Amendments to the Law “On Assemblies, Meetings, Demonstrations, Marches and Picketing“ would demand from the organisers to inform the authorities not only on the place, the time, the goal and the format of the public event but also on the bank account where funds for the action are being collected. Donors, both citizens and organisations, would be obliged to fill in their full bank account information, citizenship and address. Furthermore, authorities would be allowed to change the time, the place and the date of the public event, in case the threat of a terrorist attack is assumed.

Since 2012, when the “foreign agents” law was introduced, hundreds of organisations dealing with human rights and social issues in different Russian regions, including members and supporters of the EU-Russia Civil Society Forum, were labelled in that way; dozens of organisations have been forced to close down, which resulted in the denial of important and much needed services to citizens. These days we are experiencing a new wave of inspections in the offices of NGOs e.g. those dealing with preventive measures and assistance to people with HIV/ AIDS.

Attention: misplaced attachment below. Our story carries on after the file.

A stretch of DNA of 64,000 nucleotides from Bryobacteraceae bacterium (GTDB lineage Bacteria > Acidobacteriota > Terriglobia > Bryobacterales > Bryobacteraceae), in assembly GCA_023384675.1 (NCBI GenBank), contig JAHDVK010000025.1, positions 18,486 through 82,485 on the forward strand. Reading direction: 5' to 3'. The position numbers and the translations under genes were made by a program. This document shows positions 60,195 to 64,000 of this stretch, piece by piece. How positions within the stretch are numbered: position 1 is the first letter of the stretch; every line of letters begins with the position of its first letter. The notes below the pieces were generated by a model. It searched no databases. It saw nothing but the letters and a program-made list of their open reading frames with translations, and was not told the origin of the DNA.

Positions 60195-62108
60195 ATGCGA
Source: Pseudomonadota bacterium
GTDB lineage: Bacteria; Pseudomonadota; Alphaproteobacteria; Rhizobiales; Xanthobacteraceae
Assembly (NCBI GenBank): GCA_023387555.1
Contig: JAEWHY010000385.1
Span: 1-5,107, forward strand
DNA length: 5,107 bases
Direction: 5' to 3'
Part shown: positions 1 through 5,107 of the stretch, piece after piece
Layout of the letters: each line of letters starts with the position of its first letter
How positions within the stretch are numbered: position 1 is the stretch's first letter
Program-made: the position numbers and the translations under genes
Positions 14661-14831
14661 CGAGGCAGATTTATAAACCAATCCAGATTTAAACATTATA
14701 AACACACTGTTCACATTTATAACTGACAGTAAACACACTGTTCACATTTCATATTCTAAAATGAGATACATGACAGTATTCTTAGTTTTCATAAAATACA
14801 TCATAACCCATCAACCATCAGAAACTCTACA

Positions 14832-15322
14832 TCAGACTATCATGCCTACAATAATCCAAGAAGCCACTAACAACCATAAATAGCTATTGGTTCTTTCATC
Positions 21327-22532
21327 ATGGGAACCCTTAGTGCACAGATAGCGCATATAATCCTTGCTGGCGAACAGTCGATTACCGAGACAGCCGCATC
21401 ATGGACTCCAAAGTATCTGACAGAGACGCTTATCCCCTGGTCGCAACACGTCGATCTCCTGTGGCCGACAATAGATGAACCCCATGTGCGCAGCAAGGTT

The Board of the EU-Russia Civil Society Forum considers this package of new bills a further attack on civil society and independent NGOs in Russia and demands the withdrawal of the entire legislation on “foreign agents” and “undesirable organisations”[7]. We call on Tatiana Moskalkova, Russian Commissioner for Human Rights, to protect the rights of NGOs and Russian citizens.

We welcome the statement by Dunja Mijatović[8], Council of Europe Commissioner for Human Rights, who has spoken out in support of NGOs and activists. The Board of the EU-Russia Civil Society Forum also appeals to international institutions, including the Council of Europe and the European Union, as well as national governments of the EU member states, to issue official statements on the cause and demand that the Russian counterparts observe their international obligations.


8 December 2020



Anikó Bakonyi, Board Co-Chair, EU-Russia Civil Society Forum/ Hungarian Helsinki Committee, (Budapest, Hungary), 

Polina Filippova, Board Member, EU-Russia Civil Society Forum/ Sakharov Centre (Moscow, Russia),

[1] See related statements by the Board/ Steering Committee of the EU-Russia Civil Society Forum – dated 10 October 2012, 10 June 2014 and 20 January 2015

[2] See (in Russian)

[3] See (in Russian). It is worth remembering that quite a few NGOs re-registered as commercial entities after their nonprofit entity had been declared a “foreign agent“. Subsequently, this suggested measure would be primarily targeting, once again, civil society organisations.

[4] See (in Russian)

[5] See

[6] See

[7] See related statements by the Board/ Steering Committee of the EU-Russia Civil Society Forum – dated 5 June 2015, 19 March 2018 and 26 November 2019

[8] See